U S WEST also addresses the Commission's proposed allocation of compliance obligations, to the extent the Commission proposes to modify its existing rules to broaden the scope of direct liability to billing agents.(5) The extension of these obligations imposes problems because, in a number of instances, the billing entity is not in a position to know that the service provider is not complying with the rules. This lack of scienter creates a model whereby the Commission is imposing strict liability on the billing agent and terming that liability a "deceptive billing practice." This model will clearly increase marketplace costs, as billing agents seek to insulate themselves from liability (including class action liability) and harm to their reputations. It might even result in entities deciding to exit the business rather than be tarnished with the approbation of having acted "deceptively." However, to the extent the Commission remains resolute in its allocation of compliance responsibilities, the Commission should make explicit that billing entities are not required to comply with the rules "for free." That is, it must be clear that associated costs of compliance can be recovered from those whose existence give rise to the compliance obligations in the first instance, i.e., the service providers or vendors.
Next, we comment on the FTC's proposed "regulation" of the relationship between a billing entity -- such as a local exchange carrier ("LEC") -- and a vendor of audiotext or other services or the billing aggregator serving the vendor's direct billing needs. There is nothing in the 1996 Act that suggests that Congress intended the Commission to become involved in regulating the specifics of those relationships, including the provision of information from the LEC to the vendor or billing aggregator. Thus, we believe this aspect of the proposed rule is ill advised and should not be adopted by the Commission.
Finally, we present some short comments on matters where the NPRM makes an erroneous assumption of law, fact or context. We believe the correction of the error will result in a better crafted rule than if the matter were not brought to the Commission's attention.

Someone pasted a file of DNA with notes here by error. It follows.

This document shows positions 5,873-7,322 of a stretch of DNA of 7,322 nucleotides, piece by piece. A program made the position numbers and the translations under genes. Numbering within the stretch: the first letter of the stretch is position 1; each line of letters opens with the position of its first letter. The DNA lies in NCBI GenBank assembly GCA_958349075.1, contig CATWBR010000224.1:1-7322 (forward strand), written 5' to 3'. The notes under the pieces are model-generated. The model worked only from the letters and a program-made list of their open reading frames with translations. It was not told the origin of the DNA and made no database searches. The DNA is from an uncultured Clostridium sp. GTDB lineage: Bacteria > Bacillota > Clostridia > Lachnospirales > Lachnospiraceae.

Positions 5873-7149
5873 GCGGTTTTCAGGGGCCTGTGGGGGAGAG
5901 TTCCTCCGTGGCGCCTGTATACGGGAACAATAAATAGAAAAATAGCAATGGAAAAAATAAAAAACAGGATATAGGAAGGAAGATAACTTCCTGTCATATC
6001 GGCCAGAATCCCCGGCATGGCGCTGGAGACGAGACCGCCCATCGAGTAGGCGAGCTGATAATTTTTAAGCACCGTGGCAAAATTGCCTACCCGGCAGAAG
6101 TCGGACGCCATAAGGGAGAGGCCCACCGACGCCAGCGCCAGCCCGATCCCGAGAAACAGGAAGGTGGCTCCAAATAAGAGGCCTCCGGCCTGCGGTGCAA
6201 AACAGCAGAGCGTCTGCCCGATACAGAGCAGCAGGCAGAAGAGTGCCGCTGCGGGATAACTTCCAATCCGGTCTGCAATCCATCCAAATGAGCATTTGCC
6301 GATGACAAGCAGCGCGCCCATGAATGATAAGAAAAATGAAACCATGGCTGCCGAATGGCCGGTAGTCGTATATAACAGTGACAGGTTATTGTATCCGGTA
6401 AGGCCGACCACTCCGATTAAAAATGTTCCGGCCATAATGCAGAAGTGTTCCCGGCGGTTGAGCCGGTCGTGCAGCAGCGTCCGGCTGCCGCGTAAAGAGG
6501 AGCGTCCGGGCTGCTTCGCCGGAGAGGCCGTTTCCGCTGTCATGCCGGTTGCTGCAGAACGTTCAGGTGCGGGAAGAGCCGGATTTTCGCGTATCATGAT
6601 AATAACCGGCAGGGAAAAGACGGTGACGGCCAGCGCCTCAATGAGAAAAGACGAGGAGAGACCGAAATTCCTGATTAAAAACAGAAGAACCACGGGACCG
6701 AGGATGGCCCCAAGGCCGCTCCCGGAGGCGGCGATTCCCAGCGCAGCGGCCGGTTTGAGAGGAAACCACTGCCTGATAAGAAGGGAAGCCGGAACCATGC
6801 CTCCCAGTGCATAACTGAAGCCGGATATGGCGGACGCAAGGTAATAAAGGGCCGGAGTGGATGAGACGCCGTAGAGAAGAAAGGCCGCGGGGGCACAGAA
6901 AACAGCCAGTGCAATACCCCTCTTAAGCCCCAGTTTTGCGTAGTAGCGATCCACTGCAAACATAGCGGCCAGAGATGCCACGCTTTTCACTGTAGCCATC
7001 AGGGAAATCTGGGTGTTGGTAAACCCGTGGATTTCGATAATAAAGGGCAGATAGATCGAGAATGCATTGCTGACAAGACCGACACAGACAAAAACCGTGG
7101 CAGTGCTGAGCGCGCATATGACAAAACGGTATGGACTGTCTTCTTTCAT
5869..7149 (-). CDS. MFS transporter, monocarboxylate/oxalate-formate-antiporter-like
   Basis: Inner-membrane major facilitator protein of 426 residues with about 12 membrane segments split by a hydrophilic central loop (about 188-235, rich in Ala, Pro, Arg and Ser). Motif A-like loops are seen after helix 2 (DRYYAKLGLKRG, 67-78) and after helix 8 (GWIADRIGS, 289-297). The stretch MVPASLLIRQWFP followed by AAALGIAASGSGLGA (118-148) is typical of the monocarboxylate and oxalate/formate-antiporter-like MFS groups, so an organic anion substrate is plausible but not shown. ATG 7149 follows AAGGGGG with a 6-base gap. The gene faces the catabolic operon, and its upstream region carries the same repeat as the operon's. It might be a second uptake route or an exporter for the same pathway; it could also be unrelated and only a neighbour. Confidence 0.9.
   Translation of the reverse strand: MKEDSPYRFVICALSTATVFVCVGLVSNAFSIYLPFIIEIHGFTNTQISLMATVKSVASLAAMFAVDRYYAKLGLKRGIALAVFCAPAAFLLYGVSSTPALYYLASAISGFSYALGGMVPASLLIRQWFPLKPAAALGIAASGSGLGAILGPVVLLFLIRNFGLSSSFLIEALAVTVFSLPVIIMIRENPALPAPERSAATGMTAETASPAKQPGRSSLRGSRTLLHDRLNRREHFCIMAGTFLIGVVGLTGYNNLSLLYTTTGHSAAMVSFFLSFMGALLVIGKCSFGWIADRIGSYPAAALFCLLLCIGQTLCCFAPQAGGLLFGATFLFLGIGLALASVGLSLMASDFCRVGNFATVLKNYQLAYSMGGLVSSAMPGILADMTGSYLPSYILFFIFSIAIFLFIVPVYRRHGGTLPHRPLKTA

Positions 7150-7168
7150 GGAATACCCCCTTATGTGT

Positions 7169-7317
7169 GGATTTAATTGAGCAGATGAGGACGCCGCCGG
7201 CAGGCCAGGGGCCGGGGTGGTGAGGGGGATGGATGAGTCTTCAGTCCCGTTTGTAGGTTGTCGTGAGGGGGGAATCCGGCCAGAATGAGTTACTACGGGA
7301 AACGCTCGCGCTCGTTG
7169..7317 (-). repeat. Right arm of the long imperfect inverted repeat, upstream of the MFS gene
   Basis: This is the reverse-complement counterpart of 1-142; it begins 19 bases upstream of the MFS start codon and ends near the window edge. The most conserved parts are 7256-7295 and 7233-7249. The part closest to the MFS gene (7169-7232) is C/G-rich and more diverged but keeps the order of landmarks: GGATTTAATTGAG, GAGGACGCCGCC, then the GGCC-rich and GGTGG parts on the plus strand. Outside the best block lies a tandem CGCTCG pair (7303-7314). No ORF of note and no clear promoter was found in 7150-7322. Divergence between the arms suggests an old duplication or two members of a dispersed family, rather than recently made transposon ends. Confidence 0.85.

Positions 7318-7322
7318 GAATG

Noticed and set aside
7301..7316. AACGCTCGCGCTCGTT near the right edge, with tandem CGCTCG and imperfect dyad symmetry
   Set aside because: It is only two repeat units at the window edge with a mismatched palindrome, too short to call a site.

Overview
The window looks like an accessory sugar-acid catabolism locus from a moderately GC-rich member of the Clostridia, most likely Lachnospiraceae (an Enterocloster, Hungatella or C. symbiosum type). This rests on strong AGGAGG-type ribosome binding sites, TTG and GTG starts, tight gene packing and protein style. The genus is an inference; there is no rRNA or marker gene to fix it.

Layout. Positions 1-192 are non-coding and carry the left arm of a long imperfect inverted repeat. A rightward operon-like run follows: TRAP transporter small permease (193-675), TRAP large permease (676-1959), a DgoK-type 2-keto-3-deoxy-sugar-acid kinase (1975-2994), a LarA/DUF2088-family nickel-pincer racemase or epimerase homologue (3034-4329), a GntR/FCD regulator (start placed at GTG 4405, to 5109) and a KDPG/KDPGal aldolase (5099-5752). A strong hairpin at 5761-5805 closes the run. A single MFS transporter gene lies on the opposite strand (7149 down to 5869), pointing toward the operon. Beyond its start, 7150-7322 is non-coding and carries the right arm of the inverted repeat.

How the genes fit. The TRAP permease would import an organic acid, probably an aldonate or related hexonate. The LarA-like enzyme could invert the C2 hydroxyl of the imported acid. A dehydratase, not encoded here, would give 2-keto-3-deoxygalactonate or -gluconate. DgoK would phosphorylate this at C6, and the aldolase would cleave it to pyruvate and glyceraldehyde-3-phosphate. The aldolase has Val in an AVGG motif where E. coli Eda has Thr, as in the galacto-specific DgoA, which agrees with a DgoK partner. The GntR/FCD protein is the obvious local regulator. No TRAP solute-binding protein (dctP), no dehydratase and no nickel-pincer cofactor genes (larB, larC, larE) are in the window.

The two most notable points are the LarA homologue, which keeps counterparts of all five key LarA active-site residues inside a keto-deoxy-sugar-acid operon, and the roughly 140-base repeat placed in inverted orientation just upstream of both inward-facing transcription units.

Expansion of Definition of "Telephone-Billed Purchase"
As stated above, the Commission proposes to expand the term "telephone-billed purchase" far beyond that anticipated by Congress. When Congress granted the Commission the authority to expand the pay-per-call rules, it explicitly restricted the exercise of that authority to services that were similar to pay-per-call services and that presented the same type of potential for marketplace unfairness and deception. The way the Commission proposes to expand the definition of "telephone-billed purchase" ignores these limitations.
Not all non-telecommunications services billed on a telephone bill are comparable to pay-per-call services, which generally involve the delivery of information or entertainment via the technology of a telephone connection. The information/entertainment "purchased solely as a consequence of the completion of the call . . . or comparable action of the caller,"(6) is the essence of the "pay-per-call transaction."
The Commission would ignore this essential component, however, and extend the definition of "telephone-billed purchase" to any purchase billed on a telephone bill, even if a telephone was never involved in securing the goods or services.(7) Such an extension has no foundation in any Congressional grant of authority. Congress did not grant the Commission general jurisdiction over the billing of non-telecommunications services on a carrier's bill. Thus, despite the best of intentions, the Commission lacks jurisdiction to address the matter of "cramming" as a general matter.(8) For this reason alone, the Commission should reject this proposal.